Jason Hall (at podium) with Missouri Gov. Jay Nixon. Nixon was introducing Hall as his nominee to be the next director of the Missouri Department of Economic Development in late Dec. 2011. Senators have since scuttled Hall's nomination.
Credit (via Gov. Nixon's office / video screen capture)
Senate Republicans have scuttled Gov. Jay Nixon's nominee to direct the Missouri Department of Economic Development.
The Senate Gubernatorial Appointments Committee refused to vote Wednesday on confirming Jason Hall to head the department. Senate President Pro Tem Rob Mayer says he has no intention of bringing Hall up for a committee vote before the deadline to confirm him expires.
The man who brought "Spoonball" to St. Louis has died.
Multiple media outletsare reporting that Charlie Spoonhour, the head coach of the Saint Louis University Bilikens basketball team from 1992 to 1999, passed away today at his home in Chapel Hill, N.C. Spoonhour was 72 years old.
Ameren Missouri has filed a plan with the Federal Energy Regulatory Commission (FERC) ensuring that some 1600 homes at the Lake of the Ozarks are not threatened with removal.
The plan revises the shoreline boundary so that most of the homes are not encroaching onto land that is part of Ameren’s Bagnell Dam hydroelectric project. Concerns were raised in July when FERC ordered that structures may need to be removed if they encroach onto the project’s land.
The University of Missouri system wants to increase tuition next year by 7.5 percent at its Columbia campus and even more at its campuses in St. Louis and Rolla.
A proposal released Tuesday afternoon spells out proposed in-state tuition hikes of 8.2 percent at the University of Missouri-St. Louis and 9 percent at Missouri University of Science and Technology in Rolla. The Kansas City campus would see a 3 percent increase.
Similar increases are being sought for graduate programs and non-resident undergraduates.
A Mo. Senate committee hears testimony on legislation designed to address the Mo. Supreme Court's ruling in Turner v. Clayton, allowing students from unaccredited districts to transfer to adjacent accredited ones.
Legislation that’s designed to stop a potential mass exodus of students from unaccredited schools in St. Louis and Kansas City to nearby suburban schools was heard Tuesday before a Missouri Senate committee.
The bill’s provisions include scholarships for kids in unaccredited public schools to attend private schools, and it would allow accredited schools to open charter schools in unaccredited districts. Tina Hardin of St. Louis spoke in favor of the bill. Her son was accepted into a Catholic school, but says she can’t afford to send him there.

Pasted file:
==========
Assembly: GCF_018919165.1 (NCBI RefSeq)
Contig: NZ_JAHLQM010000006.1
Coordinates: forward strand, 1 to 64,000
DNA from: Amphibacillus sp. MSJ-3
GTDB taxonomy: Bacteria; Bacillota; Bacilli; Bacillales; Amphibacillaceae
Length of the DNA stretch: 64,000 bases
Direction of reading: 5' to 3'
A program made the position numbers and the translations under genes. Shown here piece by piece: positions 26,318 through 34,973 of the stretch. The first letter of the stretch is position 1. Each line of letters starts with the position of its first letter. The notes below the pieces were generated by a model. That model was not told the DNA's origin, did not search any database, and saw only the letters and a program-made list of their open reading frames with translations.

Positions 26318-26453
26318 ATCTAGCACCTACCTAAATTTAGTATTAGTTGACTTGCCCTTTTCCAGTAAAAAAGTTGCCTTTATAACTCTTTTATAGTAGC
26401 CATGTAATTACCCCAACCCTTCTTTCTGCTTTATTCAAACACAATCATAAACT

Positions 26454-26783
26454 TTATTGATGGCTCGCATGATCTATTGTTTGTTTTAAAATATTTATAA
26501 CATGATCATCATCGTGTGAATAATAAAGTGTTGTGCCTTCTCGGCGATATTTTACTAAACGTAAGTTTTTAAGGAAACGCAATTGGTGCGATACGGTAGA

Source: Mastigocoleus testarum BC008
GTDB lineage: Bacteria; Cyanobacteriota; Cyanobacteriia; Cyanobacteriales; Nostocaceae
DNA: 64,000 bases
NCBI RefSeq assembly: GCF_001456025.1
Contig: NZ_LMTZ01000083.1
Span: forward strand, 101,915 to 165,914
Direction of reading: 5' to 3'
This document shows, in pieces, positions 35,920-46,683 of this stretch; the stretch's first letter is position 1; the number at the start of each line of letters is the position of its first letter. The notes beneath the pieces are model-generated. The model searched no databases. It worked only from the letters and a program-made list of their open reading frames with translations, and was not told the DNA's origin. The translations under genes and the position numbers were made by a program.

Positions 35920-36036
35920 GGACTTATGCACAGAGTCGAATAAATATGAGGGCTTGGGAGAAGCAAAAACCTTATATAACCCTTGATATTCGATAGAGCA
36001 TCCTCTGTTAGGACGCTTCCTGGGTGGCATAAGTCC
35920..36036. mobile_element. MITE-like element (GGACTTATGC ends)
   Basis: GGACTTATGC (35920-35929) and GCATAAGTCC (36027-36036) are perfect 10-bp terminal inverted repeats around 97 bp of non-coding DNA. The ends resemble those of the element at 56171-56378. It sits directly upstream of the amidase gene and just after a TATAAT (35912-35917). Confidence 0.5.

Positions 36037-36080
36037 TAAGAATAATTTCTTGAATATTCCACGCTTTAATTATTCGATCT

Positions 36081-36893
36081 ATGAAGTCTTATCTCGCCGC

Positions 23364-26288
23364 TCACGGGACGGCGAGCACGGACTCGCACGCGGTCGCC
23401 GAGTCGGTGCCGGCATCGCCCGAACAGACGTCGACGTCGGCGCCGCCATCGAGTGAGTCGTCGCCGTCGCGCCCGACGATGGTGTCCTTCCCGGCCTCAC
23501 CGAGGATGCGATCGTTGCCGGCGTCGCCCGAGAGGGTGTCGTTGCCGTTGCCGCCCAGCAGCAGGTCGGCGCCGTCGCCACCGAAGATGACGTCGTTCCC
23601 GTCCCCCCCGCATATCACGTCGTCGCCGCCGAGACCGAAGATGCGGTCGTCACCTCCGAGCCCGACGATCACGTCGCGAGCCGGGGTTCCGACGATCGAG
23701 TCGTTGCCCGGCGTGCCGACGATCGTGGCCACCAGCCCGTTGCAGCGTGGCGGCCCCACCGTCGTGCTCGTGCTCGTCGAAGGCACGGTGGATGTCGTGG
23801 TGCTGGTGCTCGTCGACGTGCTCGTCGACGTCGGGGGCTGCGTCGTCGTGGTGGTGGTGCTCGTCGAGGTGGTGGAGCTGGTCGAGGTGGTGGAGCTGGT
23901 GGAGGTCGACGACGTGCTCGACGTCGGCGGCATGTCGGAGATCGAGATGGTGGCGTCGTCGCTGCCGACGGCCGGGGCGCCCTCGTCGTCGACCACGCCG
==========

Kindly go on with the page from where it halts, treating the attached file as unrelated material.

In response to calls from residents during an actual tornado warning last month, St. Louis County officials have announced that they'll begin a series of re-tests of some of their new tornado sirens on Wednesday.
Any siren location where officials received multiple calls from residents claiming not to have heard the siren will be subject to the re-tests.
The re-tests will occur between 10 a.m. and 2 p.m. and will be accompanied by "This is only a test" messages at the beginning and end of each activation.
Eight months after a tornado laid waste to much of the city, Joplin is wrestling with an emotional question: Should the community market its devastated neighborhoods to tourists?
The convention and visitors bureau recently discussed offering guided bus tours and even a smartphone app. But storm victims bristled, imagining that their shattered homes could be put on display for legions of curious sightseers.
The bureau director says he wants to promote Joplin's recovery. He insists the effort is "not about busted-up homes or destroyed cars or body parts."
Gov. Jay Nixon is endorsing plans for new oil pipeline that would cut across Missouri.
Nixon said Tuesday that his administration would work to approve whatever permits are necessary for Enbridge (U.S.) Inc. to build a 600-mile pipeline from Flanagan, Ill., to Cushing, Okla. The company is in the early stages of the project but hopes to begin construction in the middle of next year.